Search This Blog

Tuesday, June 08, 2010

Semi Marathon: Half Century

Despite not feeling, nor looking, I'm told, my age, there is one area in which I have started to feel every year of my impending 50 years: my knees.  No cause for alarm as I shall shortly be dosing up with a cocktail of supplements that, whether they work or not, could build a physical barrier as effective as the one across the Thames. I've already sent away for a combined glucosamine/chondroitin supplement. Whilst the former sounds slightly familiar, the latter rings not the faintest bell. Add to this a fish oil capsule high in EPAand DHA and I'm also contemplating turmeric as a natural ayurvedic and in the interim have been liberally sprinkling our food so that everything we eat is a shade of yellow.

Some might think I have hit the andropause and this is my personal equivalent of the buzzy sports car for two ('cept my preference would be for one of those cutesy Fiat 500s) or a motorbike (never) but, if anything, it is the opposite. Out of the doldrums of recent years has appeared a more serene yet positive period of reflection and intraspection. Running is a challenge that is achievable by many,  and running in a public race and finishing it, is an attainable target when many of us reach a milestone in our lives and start to ask ourselves whether that life so far has been sufficiently punctuated by success and achievement.

I re-caught the bug vicariously. We were in Paris to cheer on our intrepid friend, Tiff, who was running in the city's annual marathon partly as a celebration of another decade turning birthday. Unlike us, Tiff is an experienced runner with a number of marathons and half marathons under her belt. Paris was a-buzz with marathon fever when we visited the free exhibition where everything "running" was available in every shape and size and designer label. The runners seemed like mini celebrities gearing up for their moment of glory ie crossing that finishing line.  It was Max who latched on the idea first and, as usual, sprinted ahead in his head to doing a tour of the world in marathons and half marathons well before even a kilometre had been run.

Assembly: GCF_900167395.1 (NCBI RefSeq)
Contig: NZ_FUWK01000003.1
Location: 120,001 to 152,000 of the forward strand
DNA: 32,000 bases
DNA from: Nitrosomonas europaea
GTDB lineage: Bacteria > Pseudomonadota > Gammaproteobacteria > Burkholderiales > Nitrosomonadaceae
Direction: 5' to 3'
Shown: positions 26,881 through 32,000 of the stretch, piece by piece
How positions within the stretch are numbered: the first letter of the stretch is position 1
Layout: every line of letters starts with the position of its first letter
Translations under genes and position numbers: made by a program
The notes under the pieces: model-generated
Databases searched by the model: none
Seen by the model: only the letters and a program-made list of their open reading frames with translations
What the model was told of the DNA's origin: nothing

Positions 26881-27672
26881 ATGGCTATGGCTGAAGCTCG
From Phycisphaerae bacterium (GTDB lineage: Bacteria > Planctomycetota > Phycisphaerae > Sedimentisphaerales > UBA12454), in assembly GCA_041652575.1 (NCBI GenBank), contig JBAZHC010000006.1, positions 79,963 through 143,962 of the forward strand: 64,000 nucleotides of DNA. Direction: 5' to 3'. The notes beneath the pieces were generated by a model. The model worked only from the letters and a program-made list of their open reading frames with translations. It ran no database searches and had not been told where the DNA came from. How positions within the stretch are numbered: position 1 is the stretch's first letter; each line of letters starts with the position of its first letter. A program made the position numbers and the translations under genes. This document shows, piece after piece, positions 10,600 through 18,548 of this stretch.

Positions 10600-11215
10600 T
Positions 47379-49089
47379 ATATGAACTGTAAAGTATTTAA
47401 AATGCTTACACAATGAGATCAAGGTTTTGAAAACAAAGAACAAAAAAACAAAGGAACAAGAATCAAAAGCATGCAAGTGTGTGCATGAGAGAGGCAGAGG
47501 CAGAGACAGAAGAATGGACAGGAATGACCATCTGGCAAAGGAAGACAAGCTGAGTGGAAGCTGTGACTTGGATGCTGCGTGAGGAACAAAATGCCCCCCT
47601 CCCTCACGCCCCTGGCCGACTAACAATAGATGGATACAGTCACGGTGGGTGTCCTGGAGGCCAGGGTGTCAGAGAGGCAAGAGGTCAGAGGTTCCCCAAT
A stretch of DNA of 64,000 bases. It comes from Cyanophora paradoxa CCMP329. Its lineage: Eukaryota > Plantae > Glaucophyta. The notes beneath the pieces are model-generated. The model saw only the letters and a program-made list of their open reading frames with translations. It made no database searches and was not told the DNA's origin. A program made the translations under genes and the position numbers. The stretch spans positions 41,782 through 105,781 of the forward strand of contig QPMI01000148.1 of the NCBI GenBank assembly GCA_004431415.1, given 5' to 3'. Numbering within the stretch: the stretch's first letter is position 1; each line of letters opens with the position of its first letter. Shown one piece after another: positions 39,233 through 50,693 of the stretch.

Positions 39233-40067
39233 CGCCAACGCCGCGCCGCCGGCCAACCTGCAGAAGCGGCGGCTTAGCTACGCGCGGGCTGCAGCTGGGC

That aside,  we dashed from vantage point to vantage point and managed to wave enthusiastically to Tiff and Laura as they pounded along the boulevards of Paris. From a position on the edge of the Bois de Boulogne we approximated a power walk towards the nearest Métro station in order to be near the finishing line in time to see them complete those 42.2km. It was only the next day that I realised I had done something painful to a tendon and that I could barely walk. Of course, it made it more interesting to tell people that I had incurred my injury at the Paris Marathon!

Afterwards the seed was sown in the fertile soil of post marathon spectating enthusiasm. Tiff and Laura's entourage wanted in. And what a brilliant idea it would be for all of us to sign up for the Lille half marathon?

Still not completely decided, and suffering in the ankle region,  I found myself feeling strangely annoyed and not being able to do my usual Wii runs in front of the television. Max went into overdrive, not so much on any running course but on the technology, and soon he had resurrected his heart monitor - a slim "bra"-like strap which fits aroundthe chest and then transmits his heart-rate to a watch thing on his wrist. Add to this the new-found running GPS app on his iPhone and a bag full of energy bars and strange drinks and he was good to go.  With me.

There I am in my ancient baggy shorts, retrieved from the gardening bag poloshirt and not the latest but the ones before last running shoes. My only concession so far to this new venture has been to buy a three pair pack of "trendy" black half socks. Of course I benefit from Max's technology.

Our preferred run is around Lac du Héron a ten minute drive from us and, in many ways, this has been the real impetus behind the renewed interest as it is just so lovely and peaceful running along with all that nature around you. The only annoyance is the cyclists who all flagrantly ignore the "no bikes" rule in the conservation area. Still, this is France. Also the pathways are not fully metaled and so are kinder to the joints no matter how efficacious my supplements are.

We are now both officially signed up for the Lille Semi Marathon on 4th September. An annual event celebrating its 25th year this year, it forms part of the events for La Braderie ,  perhaps the largest temporary fleamarket in France.

I am more concerned about my knees than running out of breath. We're aiming for a regime of one long run a week plus two shorter ones and some cross training eg Friday we did a brisk walk for an hour and yesterday we cycled for an hour and a quarter. On Sunday I probably overdid it with a 14km run that didn't feel much of a strain but I've been feeling nauseous since and have established it is probably hyperacidosis.  Need to be sure I have sufficient fuel on board for the longer runs and to be stricter with ensuring I get sufficient liquid intake. 

If anyone had asked me a year ago about a half marathon I would have more readily thought of sharing their Snickers, now I am approaching taking part in one with a mixture of incomprehension and excitement.